Directed by Gabriela Cowperthwaite, the film stars Kate Mara as the title character, with Edie Falco and Will Patton in support roles.

At the point of departure, we find Megan enlisting in the Marines. After completing basic training on Parris Island, she finds her true calling in the Corps when she is assigned to the K-9 unit. Rex, who has become uncontrollable, is on the verge of being declared unfit for active duty by the base’s veterinarian, Dr. Turbeville (Geraldine James). Fortunately a dog lover begs that someone be given an opportunity to soothe and tame Rex.

Drill Sergeant Martin (Common) intervenes on Megan and Rex’s behalf and gives her the chance to work with the dog. With the patience of Job, Megan shows that she has the touch necessary to tame Rex. The two become inseparable and they’re shipped overseas to search for IEDs buried in the dangerous desert sands of Iraq’s Anbar province.

The deployment is uneventful, until Megan and Rex are injured in an explosion and shipped back to the States for rehabilitation at facilities far apart from each other. However, Megan’s attachment to Rex drives her to find a way to obtain possession of Rex. The remainder of the movie depicts her cutting through bureaucratic red tape until she finally succeeds in achieving ownership of Rex.

Very Good (***). Rated PG-13 for violence, profanity, mature themes, and suggestive material. Running time: 116 minutes. Production Studio: LD Entertainment. Distributor: Bleeker Street Media.

Tracy K. Smith, the Roger S. Berlind ’52 Princeton University Professor in the Humanities and a professor of creative writing in the Lewis Center for the Arts, has been named the 22nd Poet Laureate Consultant in Poetry for 2017-18.

Librarian of Congress Carla Hayden announced the appointment today. Ms. Smith will take up her duties in the fall, opening the Library of Congress’s annual literary season with a reading of her work at the Coolidge Auditorium. more

The city of such women, I am mad to be with them! I will return after death to be with them!

—Walt Whitman, from “Mannahatta”

The beautiful women on view in the James A. Michener Museum’s vision of Jazz Age Manhattan in “Charles Sheeler: Fashion, Photography and Sculptural Formrange from elegant ladies in “dragonfly-stitched ermine coats” to Ziegfield dancers like the exhibit’s cover girl Bobbe Arnst and little (4’10) Ann Pennington, who can be seen in a series of Sheeler photographs performing Black Bottom moves like “Bon Bon Buddy,” “Down Baby,” “Step Out,” “Raggedy Trot,” and “Clap Hands.” more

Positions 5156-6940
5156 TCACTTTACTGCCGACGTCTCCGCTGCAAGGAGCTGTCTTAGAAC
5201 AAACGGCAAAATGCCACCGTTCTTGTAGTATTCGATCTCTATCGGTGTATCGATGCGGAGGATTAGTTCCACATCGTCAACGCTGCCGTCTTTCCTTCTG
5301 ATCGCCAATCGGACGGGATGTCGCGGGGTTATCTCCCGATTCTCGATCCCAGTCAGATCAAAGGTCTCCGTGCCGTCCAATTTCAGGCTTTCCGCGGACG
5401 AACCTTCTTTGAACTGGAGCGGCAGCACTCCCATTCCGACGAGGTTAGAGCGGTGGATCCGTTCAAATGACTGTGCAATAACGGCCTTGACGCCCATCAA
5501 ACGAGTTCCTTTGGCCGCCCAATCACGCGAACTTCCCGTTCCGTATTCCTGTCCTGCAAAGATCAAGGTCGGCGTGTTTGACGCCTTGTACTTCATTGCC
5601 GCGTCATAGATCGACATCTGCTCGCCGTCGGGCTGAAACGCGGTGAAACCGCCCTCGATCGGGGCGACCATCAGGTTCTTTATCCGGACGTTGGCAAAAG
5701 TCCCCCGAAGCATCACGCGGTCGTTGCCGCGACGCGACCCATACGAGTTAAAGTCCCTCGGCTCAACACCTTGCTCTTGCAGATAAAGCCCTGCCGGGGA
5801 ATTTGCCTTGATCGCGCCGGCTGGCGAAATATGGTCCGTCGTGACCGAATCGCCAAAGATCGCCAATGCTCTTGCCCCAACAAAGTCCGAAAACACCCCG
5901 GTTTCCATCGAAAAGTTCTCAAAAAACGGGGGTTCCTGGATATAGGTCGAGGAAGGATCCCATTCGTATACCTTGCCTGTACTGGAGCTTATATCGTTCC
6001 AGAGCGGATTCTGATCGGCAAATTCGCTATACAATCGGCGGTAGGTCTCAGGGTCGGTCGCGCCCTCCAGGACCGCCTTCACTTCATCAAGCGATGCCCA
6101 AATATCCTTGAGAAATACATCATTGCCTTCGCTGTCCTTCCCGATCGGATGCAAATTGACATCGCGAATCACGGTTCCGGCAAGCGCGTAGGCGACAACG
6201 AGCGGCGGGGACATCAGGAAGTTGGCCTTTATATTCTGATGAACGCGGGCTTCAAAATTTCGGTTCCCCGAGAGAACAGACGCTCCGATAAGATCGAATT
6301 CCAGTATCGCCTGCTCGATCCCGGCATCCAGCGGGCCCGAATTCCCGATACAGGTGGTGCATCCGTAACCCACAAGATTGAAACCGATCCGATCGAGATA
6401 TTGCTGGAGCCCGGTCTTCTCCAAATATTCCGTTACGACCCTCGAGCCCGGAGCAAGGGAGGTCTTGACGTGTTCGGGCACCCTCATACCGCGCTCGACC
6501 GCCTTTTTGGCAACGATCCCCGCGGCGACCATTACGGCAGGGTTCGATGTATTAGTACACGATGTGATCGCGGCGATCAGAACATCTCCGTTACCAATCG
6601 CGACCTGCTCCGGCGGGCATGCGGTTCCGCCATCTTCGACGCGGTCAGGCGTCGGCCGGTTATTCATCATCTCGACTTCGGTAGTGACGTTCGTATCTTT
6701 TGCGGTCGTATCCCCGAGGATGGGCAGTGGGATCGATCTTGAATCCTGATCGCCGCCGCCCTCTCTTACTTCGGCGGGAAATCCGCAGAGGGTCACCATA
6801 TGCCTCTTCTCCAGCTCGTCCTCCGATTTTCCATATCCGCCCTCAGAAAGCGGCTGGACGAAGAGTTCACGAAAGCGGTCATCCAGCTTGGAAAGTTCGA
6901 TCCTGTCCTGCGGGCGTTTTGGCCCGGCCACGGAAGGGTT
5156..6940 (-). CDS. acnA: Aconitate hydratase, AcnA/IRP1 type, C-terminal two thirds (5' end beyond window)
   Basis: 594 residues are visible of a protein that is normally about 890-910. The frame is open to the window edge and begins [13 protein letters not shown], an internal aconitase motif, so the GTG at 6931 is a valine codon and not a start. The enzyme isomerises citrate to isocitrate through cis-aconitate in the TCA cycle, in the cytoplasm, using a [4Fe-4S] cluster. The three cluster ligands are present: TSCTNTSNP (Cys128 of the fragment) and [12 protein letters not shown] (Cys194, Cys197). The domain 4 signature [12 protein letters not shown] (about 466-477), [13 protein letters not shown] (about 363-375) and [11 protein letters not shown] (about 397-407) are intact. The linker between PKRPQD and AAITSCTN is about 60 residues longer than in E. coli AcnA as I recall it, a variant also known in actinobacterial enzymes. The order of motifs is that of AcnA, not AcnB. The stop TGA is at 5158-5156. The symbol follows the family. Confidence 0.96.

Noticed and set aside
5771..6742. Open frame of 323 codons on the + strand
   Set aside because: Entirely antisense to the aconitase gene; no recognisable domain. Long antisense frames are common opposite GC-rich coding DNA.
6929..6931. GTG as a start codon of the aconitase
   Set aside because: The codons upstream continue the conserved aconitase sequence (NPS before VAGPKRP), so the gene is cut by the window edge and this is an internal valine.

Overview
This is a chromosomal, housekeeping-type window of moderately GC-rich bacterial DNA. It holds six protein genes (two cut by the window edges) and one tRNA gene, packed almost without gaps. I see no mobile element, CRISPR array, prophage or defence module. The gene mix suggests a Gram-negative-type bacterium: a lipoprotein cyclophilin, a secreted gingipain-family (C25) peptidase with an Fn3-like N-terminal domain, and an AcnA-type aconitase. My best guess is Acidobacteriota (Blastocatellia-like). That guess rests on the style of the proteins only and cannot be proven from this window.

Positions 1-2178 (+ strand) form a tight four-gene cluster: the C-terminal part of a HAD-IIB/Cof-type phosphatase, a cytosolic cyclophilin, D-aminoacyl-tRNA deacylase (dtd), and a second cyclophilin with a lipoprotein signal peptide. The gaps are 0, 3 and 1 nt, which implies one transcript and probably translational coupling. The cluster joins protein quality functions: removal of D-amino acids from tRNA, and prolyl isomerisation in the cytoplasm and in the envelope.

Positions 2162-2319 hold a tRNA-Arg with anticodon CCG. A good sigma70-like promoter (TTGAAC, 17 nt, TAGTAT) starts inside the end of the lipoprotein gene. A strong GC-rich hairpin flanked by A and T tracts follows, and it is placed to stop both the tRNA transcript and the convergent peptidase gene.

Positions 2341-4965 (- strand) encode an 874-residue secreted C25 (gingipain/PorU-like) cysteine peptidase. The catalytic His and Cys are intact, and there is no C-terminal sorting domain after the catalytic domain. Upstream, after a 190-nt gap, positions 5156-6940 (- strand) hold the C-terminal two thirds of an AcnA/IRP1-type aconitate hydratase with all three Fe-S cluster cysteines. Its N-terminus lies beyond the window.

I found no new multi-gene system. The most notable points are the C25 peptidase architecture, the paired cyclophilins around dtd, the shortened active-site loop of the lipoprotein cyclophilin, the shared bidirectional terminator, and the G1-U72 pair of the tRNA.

BACK TO THE BARRE: Princeton Ballet School Director Pamela Levy, shown here teaching at the school (above) and during her days as a student appearing as a soldier in “The Nutcracker,” (below) has instituted some changes in the curriculum.

There are changes afoot at the Princeton Ballet School.

The 63-year-old dance academy headquartered in Princeton Shopping Center now offers free tuition for boys. There is a new Conservatory Program for serious students interested in more focused training. Another, the FLEX Program, offers similarly rigorous classes, but without the same intensity or time commitment. Class names have been simplified to more clearly reflect their progression. more

The Princeton Festival is presenting Man of La Mancha in the Matthews Acting Studio at Princeton University’s Lewis Center for the Arts. The auditorium becomes a dungeon in which Cervantes awaits trial by the Spanish Inquisition. A playwright and actor, he entertains the other prisoners — and the audience — by becoming Don Quixote, his creation. There is nothing quixotic about this beautiful production, which makes effective use of the intimate space.

The musical’s book is by Dale Wasserman, who based it on his television play I, Don Quixote. The Flamenco-infused music is by Mitch Leigh, and the lyrics are by Joe Darion.

Man of La Mancha is presented without an intermission, because Mr. Wasserman wished to avoid interrupting the narrative. Except for an opening guitar solo performed by one of the prisoners, there is no music during the dungeon scenes. Only the Don Quixote vignettes, which are set “various places in the imagination of Miguel de Cervantes,” contain songs.

Cervantes is brought with his manservant to a dungeon in Seville, to await trial by the Spanish Inquisition. The other prisoners, led by a “governor,” also place them on trial. If Cervantes is found guilty, he will surrender his possessions — costumes, makeup, and a mysterious manuscript — and the manuscript will be burned. Cervantes begs the prisoners to permit his defense to be in the form of a play.  more

Like many performing organizations in Princeton involving students, the Greater Princeton Youth Orchestra (GPYO) has spent this past year honing their orchestral sound to make the most of their young players, only to bid farewell to graduating seniors at the end of the concert season. This past Saturday night, GPYO sent its “senior class” off with a well-performed concert of challenging orchestral music featuring a prodigious multi-talented young pianist in a movement of a concerto which challenges even the most experienced soloists. GPYO has several instrumental ensembles under its organizational umbrella, and Saturday night’s concert in Richardson Auditorium showcased the older and more experienced players in the Concert Orchestra and Symphonic Orchestra. more

June 7, 2017

Thinking, writing, talking constantly about the poem as a way of life …. —William Carlos Williams, from  The Autobiography

Imagine pitching this idea to a Hollywood producer: “It’s a film about a week in the life of a New Jersey bus driver who writes poetry, he’s living with a lovely woman and her English bulldog and when he goes out at night to walk the dog, he stops by a bar and has a few beers.” Long pause. The producer is waiting to hear when does the guy hold up the bar or turn out to be a serial killer who leaves poems attached to his victims, or at least, when does the girl get raped or killed. No such luck. Nobody gets hurt, unless you count what happens to the notebook the bus driver writes his poems in. When the producer’s eyes stop rolling, he asks what happens to the notebook. “Sorry,” says the writer/director. “I don’t wanta give away the plot.” Then, seeing that the producer is hyperventilating, he fills him in: “It’s the dog. The dog’s jealous of the poet. His name is Marvin. He’s amazing. Looks like Winston Churchill after a full meal.” Pause. “It’s, like, a slice of life film about poetry and love and dogs and things like that.” more